Thursday, December 31, 2009

Year-end in Paris II

Here are some pictures of year-end food displays in Paris: candied fruits and dried fruits from Bon Marché, caviar from Prunier, cakes from Fauchon and pâte de fruits from Hédiard. Can food really be this gorgeous?

Bobby Jay

Year-end in Paris I

As we have done for the last five years, my wife and I spent the last two weeks of the year in Paris.

For Parisians, this is a time to either leave town or enjoy a réveillon, a huge meal on Christmas or New Year's Eve. The réveillon is a multi-course extravaganza, featuring lavish foods, usually including foie gras, oysters, lobster and/or other shellfish (especially coquilles St-Jacques) and, depending on one's means, caviar and truffles. Desserts, of course, are at their most spectacular, as evidenced by Dalloyau's new "Diva," pictured above.

Whether you are traveling, eating or both, I wish you a Happy New Year!

Bobby Jay

Sunday, December 13, 2009

The Ultimate Egg Cream

Gary's Perfect Egg Cream

My friend Gary has made a life-long effort to make the perfect chocolate egg cream, one even better than the ones he had in his youth in Brooklyn. He has granted me permission to share his recipe and technique.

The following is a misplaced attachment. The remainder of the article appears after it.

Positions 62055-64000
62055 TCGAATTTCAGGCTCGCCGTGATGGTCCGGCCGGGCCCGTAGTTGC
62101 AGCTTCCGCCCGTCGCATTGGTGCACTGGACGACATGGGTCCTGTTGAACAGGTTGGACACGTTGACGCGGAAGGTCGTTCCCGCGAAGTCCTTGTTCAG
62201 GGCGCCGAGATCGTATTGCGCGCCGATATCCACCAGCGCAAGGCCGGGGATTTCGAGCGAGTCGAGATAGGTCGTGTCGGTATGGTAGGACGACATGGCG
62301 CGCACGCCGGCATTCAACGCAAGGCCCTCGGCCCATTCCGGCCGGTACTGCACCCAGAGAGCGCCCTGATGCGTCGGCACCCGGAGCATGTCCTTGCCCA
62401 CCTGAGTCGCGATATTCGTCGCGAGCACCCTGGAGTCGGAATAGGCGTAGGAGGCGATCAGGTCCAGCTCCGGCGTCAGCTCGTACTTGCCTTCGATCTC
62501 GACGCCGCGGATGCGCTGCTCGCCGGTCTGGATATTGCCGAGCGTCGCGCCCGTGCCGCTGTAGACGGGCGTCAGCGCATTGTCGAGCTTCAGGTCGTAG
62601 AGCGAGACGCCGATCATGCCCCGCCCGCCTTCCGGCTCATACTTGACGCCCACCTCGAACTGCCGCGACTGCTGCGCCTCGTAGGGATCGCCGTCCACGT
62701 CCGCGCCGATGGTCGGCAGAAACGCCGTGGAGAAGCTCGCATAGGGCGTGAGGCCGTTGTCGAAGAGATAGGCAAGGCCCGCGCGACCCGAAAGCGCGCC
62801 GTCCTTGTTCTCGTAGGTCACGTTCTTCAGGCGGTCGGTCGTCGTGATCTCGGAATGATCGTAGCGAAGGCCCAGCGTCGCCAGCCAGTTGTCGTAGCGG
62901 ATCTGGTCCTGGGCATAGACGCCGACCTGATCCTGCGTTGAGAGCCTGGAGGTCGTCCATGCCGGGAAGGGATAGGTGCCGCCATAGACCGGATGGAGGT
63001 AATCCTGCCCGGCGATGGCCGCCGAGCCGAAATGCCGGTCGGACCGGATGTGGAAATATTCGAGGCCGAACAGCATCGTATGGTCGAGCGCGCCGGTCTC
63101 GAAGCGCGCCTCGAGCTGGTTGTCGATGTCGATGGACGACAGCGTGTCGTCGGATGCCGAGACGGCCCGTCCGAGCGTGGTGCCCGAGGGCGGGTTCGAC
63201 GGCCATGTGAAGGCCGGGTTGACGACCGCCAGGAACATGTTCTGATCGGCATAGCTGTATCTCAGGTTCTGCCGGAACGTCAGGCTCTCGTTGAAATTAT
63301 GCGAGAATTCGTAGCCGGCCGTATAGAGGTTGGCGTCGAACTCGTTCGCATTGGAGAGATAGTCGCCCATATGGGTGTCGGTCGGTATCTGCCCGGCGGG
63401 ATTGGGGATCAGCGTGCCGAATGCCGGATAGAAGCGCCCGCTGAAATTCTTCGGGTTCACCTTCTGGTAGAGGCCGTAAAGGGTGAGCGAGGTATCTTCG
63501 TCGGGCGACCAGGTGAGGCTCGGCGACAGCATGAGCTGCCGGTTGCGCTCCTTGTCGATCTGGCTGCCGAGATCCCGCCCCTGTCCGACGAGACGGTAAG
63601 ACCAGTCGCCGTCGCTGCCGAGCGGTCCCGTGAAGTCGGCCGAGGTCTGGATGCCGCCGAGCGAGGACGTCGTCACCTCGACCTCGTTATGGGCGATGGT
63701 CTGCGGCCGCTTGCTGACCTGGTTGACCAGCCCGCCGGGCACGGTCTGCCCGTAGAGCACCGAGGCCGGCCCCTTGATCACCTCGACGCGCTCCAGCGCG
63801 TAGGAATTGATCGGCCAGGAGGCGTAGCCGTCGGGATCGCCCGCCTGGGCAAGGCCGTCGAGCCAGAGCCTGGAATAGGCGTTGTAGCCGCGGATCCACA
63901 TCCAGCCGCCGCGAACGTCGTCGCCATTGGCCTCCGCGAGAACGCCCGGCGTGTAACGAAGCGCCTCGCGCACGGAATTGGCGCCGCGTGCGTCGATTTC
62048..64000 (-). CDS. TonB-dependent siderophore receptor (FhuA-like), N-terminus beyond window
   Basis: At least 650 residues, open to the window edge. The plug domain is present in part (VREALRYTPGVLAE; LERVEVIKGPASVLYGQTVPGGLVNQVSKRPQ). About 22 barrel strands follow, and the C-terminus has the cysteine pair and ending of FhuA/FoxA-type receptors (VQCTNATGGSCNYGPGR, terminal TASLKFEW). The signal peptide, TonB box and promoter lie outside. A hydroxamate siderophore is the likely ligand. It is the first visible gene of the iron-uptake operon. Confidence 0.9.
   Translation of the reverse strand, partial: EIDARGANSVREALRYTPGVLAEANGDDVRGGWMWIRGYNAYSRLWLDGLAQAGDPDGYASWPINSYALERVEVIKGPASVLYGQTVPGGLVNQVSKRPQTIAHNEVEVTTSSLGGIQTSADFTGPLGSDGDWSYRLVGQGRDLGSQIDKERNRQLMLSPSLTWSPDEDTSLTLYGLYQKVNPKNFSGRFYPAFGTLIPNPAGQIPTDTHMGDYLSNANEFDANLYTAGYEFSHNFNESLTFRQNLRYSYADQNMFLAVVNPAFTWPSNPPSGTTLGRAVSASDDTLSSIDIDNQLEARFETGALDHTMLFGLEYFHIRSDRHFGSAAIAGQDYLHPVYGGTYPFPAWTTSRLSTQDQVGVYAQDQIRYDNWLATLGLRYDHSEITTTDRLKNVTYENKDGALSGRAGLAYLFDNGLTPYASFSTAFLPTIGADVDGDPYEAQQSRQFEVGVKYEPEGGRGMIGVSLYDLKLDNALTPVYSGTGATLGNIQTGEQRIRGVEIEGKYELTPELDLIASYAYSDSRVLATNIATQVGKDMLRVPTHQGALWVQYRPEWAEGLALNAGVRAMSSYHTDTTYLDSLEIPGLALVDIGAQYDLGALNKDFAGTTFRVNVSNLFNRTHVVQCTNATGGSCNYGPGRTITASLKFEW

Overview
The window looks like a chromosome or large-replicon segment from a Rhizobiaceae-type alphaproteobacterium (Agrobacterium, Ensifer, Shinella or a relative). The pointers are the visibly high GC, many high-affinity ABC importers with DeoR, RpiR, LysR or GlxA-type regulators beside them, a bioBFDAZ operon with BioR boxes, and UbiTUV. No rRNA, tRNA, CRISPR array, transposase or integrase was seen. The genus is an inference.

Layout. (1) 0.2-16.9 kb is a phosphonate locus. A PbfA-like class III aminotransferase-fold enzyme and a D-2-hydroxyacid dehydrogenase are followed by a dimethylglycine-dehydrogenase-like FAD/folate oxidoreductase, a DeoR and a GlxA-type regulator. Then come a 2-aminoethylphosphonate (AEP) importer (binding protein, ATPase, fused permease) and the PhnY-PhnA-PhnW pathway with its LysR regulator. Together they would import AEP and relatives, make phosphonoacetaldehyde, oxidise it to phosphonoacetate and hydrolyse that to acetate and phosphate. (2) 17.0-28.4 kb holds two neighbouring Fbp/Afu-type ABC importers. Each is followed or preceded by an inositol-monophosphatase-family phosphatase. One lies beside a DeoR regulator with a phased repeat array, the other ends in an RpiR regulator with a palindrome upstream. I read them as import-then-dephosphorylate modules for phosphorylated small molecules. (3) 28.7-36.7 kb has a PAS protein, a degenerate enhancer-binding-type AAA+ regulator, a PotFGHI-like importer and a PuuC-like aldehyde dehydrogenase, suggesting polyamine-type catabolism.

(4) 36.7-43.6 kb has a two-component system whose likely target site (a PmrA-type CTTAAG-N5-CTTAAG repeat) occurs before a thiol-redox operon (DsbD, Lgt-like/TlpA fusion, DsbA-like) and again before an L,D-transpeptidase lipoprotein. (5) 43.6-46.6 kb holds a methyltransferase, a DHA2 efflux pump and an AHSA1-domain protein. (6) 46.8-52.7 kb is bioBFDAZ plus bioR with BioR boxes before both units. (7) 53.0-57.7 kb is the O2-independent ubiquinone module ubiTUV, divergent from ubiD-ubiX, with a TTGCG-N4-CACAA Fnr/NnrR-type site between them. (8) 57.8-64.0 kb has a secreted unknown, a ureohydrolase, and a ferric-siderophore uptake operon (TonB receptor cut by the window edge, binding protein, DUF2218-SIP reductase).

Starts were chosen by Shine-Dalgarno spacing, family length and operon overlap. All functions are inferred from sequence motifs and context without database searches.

Start with a 12-oz Coca-Cola glass. Fill the stem 3/4 inch with Fox's U-Bet Chocolate Syrup. Then add 3/4 inch of Fox's U-Bet Vanilla Syrup. Fill the rest of the stem with light cream. Fill the rest of the glass with selzer. Stir vigorously with a long spoon pushed all the way to the bottom of the glass.

Do not substitute milk for the light cream or fancy ingredients for the Fox's syrups. That might produce a good drink, but it would not be the real deal.

Bobby Jay

Sunday, December 6, 2009

The Negroni Saignée

Negroni Saignée

I'm not much of a fan of mixed drinks, particularly vodka-based ones. But the Negroni Saignée, invented by Sam Clifton of the excellent restaurant Telepan, is a delicious adult cocktail: more bitter than sweet. Combine equal parts of Blood Orange Vodka, Aperol and white Lillet with a splash of Orange Bitters. Shake well in a cocktail shaker or (unless you're James Bond) stir in a pitcher. Serve straight up in a martini glass with a twist of orange peel. I keep the vodka frozen, chill the Aperol, the Lillet and the glasses to produce a very cold drink and cut down on dilution by the ice.

Bobby Jay